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Favorite 90s Albums: #1 – PJ Harvey – “Rid of Me”

November 16, 2011 Leave a comment

Writing this list of 90’s albums has forced me to spend a lot of time thinking about what I value in music.  Looking over the final list, I think there’s a few traits that have popped up repeatedly:  Originality, emotion, charisma, ambition, and a little bit of weirdness, to name a few.

It’s fitting, then, that the top album would be by PJ Harvey, who I think has come to exemplify all of those traits with her music over the years.  I consider her the best artist of the 90’s and one of the best singer-songwriters of all time, male or female.  And when deciding which album should be number one on the list, I couldn’t bring myself to pick an album besides Rid of Me.  To me, it’s an album that has everything:  It’s largely unlike anything that came before it (or since), it has more emotion and angst than anything else I’ve ever heard, it’s the creation of an incredibly distinct artist, and in its own way it’s a work of great ambition and scope.

More than anything else though, Rid of Me is just plain crazy.  It is and will always be the definitive “crazy ex-girlfriend” album.  I don’t know what happened to PJ Harvey while she was living on a farm in England that inspired this, but few albums have the sense of catharsis and emotional release that Rid of Me does.  It wants to shock you, and it does so immediately with its haunting cover art of a topless PJ thrown against a wall with her medusa-like hair coiled around her.

There’s lyrics like “I’ll make you lick my injuries and “I’m gonna twist your head off” from the title track.  There’s a song about the hand-job from hell (“Rub ‘Til it Bleeds”), another about Tarzan’s poor girlfriend Jane (“Me-Jane”), and at one point a poor ex-boyfriend has his legs severed by PJ in one of the album’s most harrowing moments.

The lyrics are just part of Rid of Me‘s groundbreaking madness.  For the album, PJ brought in Steve Albini, who gives the album his distinctive raw production, full of the kind of noise he helped to pioneer as a member of Big Black and an engineer of the Pixies and Breeders.  With its lyrics combined with the production, everything about Rid of Me is taken to the extreme. Many were turned off by Albini’s production, and PJ later released the demo versions of some of the songs on 4-Track Demos for fans put off by all the noise and abrasiveness.  There’s also remixes of the album floating around on youtube that put PJ’s vocals higher in the mix.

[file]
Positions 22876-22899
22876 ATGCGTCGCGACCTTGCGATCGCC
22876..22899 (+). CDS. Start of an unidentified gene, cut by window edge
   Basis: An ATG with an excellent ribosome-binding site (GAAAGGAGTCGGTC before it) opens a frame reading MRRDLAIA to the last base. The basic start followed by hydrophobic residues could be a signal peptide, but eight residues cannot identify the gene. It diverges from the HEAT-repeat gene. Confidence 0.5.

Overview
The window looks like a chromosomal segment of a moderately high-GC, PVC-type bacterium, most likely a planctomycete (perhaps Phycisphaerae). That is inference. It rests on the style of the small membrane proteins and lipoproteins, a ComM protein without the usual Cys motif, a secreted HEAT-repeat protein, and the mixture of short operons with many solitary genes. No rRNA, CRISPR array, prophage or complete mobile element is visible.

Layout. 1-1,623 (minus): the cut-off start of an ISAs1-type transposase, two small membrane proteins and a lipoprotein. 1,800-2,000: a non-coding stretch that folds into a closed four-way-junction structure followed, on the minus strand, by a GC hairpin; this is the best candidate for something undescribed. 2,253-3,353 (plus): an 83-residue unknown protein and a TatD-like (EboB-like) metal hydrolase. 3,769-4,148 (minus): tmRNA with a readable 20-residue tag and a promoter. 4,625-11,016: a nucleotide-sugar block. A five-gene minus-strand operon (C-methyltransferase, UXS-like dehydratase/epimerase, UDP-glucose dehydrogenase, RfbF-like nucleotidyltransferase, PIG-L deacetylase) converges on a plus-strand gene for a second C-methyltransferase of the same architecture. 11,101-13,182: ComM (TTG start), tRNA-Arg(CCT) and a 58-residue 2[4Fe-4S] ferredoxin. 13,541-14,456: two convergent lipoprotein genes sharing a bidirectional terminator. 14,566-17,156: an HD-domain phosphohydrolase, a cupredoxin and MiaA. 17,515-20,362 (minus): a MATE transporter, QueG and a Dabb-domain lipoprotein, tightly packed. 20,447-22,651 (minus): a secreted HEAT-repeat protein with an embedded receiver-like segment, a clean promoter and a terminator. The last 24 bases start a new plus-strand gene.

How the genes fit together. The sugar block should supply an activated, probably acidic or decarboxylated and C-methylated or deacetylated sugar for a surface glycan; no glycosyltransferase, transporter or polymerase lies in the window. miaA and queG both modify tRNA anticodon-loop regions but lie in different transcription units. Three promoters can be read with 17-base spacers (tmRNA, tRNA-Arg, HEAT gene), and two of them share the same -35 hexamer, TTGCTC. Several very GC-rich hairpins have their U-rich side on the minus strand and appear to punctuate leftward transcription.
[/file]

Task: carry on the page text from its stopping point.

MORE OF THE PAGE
It might just be that I’m a Steve Albini fanboy, but I’ve always found his production integral to Rid of Me‘s greatness.  It’s just another way that the album is completely uncompromising, almost to the point that it seems to be actively antagonizing listeners that aren’t prepared for its full-on assault of the senses.  The sound of the live instruments gives the album more life, and as a result makes its contents terrifyingly real.

At the center of all of the carnage and noise is PJ herself.  While Rid of Me is extremely conflicted, it’s clearly the work of an artist who is incredibly sure of herself.  The way the album forsakes all taboos and conventions, particularly for a female artist, only adds to the its considerable power.  On “50 ft Queenie” she flaunts her cocksure bravado and badassery: “hey I’m the king of the world/you wanna hear my song?”  While Rid of Me is an album that had potential to alienate a lot of people, it’s as if she knew deep down that people wanted to hear her crazy songs anyways.

In the final track, PJ wails “I’m in ecstasy.”  After nearly 45 minutes of blood and guts being spilled everywhere, it’s an incredibly fitting conclusion that represents the album’s unique catharsis.

Rid of Me was released during grunge, the female singer-songwriter boom, and riot grrrl, and at times it’s been lumped in as a part of each of those genres.  However, it separates itself clearly from that large pack based on how intense and brutal it is and how fearless its creator was.  Much like Loveless, I see Rid of Me as the perfection of an idea.  While radio-friendly artists like Alanis Morissette and others gathered more buzz for their anti-boyfriend screeds, none of them compare to Rid of Me‘s artistry and flat-out insanity.  In the 18 years since it was made, I still don’t think anything has topped it in terms of sheer intensity and emotion.